New York Times Bestseller

What are the consequences if the people given control over our government have no idea how it works?

"The election happened," remembers Elizabeth Sherwood-Randall, then deputy secretary of the Department of Energy. "And then there was radio silence." Across all departments, similar stories were playing out: Trump appointees were few and far between; those that did show up were shockingly uninformed about the functions of their new workplace. Some even threw away the briefing books that had been prepared for them.

Michael Lewis’s brilliant narrative takes us into the engine rooms of a government under attack by its own leaders. In Agriculture the funding of vital programs like food stamps and school lunches is being slashed. The Commerce Department may not have enough staff to conduct the 2020 Census properly. Over at Energy, where international nuclear risk is managed, it’s not clear there will be enough inspectors to track and locate black market uranium before terrorists do.

Willful ignorance plays a role in these looming disasters. If your ambition is to maximize short-term gains without regard to the long-term cost, you are better off not knowing those costs. If you want to preserve your personal immunity to the hard problems, it’s better never to really understand those problems. There is upside to ignorance, and downside to knowledge. Knowledge makes life messier. It makes it a bit more difficult for a person who wishes to shrink the world to a worldview.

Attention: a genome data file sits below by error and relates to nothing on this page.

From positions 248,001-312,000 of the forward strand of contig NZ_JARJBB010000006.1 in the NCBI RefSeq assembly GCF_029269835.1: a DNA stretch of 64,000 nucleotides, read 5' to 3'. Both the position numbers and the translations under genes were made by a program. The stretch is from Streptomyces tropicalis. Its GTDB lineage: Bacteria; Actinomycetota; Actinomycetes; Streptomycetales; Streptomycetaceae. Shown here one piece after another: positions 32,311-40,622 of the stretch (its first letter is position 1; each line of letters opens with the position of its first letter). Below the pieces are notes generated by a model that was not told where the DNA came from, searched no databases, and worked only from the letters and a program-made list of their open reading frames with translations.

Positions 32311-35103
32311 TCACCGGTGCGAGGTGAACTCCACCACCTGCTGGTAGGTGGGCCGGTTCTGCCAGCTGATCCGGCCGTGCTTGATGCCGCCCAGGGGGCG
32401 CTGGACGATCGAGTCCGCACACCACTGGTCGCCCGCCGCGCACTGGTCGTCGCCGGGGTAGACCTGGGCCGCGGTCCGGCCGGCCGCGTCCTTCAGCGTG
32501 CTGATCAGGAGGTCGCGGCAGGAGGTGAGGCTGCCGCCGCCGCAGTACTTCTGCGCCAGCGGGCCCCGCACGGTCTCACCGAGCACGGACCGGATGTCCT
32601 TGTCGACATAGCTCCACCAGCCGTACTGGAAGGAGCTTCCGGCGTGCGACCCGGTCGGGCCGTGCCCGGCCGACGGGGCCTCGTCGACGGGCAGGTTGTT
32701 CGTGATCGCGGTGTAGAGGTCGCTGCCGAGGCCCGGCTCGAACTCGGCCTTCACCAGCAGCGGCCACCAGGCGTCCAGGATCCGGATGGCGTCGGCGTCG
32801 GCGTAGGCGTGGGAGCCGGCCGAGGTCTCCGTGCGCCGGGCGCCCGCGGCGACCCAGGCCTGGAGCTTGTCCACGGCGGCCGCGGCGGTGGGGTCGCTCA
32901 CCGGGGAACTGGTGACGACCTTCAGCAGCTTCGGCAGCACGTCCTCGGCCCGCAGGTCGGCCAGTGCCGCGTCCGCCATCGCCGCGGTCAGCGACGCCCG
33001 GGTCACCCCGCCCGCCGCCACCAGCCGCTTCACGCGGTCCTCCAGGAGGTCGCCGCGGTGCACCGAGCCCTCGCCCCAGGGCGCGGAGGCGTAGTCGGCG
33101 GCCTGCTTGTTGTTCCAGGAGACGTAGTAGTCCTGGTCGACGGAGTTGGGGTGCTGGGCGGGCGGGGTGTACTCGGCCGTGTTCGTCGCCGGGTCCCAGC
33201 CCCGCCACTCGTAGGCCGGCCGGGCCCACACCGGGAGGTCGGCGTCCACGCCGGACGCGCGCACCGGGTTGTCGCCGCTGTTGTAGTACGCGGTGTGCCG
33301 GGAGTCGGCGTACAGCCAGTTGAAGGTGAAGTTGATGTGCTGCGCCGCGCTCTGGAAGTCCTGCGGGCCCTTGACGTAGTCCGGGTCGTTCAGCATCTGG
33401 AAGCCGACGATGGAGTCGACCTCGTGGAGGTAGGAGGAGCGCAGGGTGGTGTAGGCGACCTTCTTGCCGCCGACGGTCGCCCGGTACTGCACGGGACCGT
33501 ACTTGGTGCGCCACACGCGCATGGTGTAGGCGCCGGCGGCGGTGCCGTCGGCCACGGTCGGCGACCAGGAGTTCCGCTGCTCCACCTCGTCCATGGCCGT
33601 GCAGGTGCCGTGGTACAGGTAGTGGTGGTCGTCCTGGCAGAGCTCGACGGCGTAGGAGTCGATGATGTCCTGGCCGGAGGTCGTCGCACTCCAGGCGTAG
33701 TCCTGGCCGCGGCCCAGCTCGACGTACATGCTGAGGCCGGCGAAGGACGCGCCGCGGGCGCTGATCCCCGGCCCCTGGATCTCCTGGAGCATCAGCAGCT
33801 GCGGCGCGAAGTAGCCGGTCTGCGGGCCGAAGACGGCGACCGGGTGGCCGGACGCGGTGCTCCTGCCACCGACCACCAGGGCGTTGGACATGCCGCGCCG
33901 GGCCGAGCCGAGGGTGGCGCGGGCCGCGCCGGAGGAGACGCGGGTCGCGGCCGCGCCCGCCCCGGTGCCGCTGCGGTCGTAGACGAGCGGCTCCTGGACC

If there are dangerous fools in this book, there are also heroes, unsung, of course. They are the linchpins of the system—those public servants whose knowledge, dedication, and proactivity keep the machinery running. Michael Lewis finds them, and he asks them what keeps them up at night.

Major New York Times bestseller
Winner of the National Academy of Sciences Best Book Award in 2012
Selected by the New York Times Book Review as one of the ten best books of 2011
A Globe and Mail Best Books of the Year 2011 Title
One of The Economist's 2011 Books of the Year
One of The Wall Street Journal's Best Nonfiction Books of the Year 2011
2013 Presidential Medal of Freedom Recipient
Kahneman's work with Amos Tversky is the subject of Michael Lewis's The Undoing Project: A Friendship That Changed Our Minds

In the international bestseller, Thinking, Fast and Slow, Daniel Kahneman, the renowned psychologist and winner of the Nobel Prize in Economics, takes us on a groundbreaking tour of the mind and explains the two systems that drive the way we think. System 1 is fast, intuitive, and emotional; System 2 is slower, more deliberative, and more logical. The impact of overconfidence on corporate strategies, the difficulties of predicting what will make us happy in the future, the profound effect of cognitive biases on everything from playing the stock market to planning our next vacation—each of these can be understood only by knowing how the two systems shape our judgments and decisions.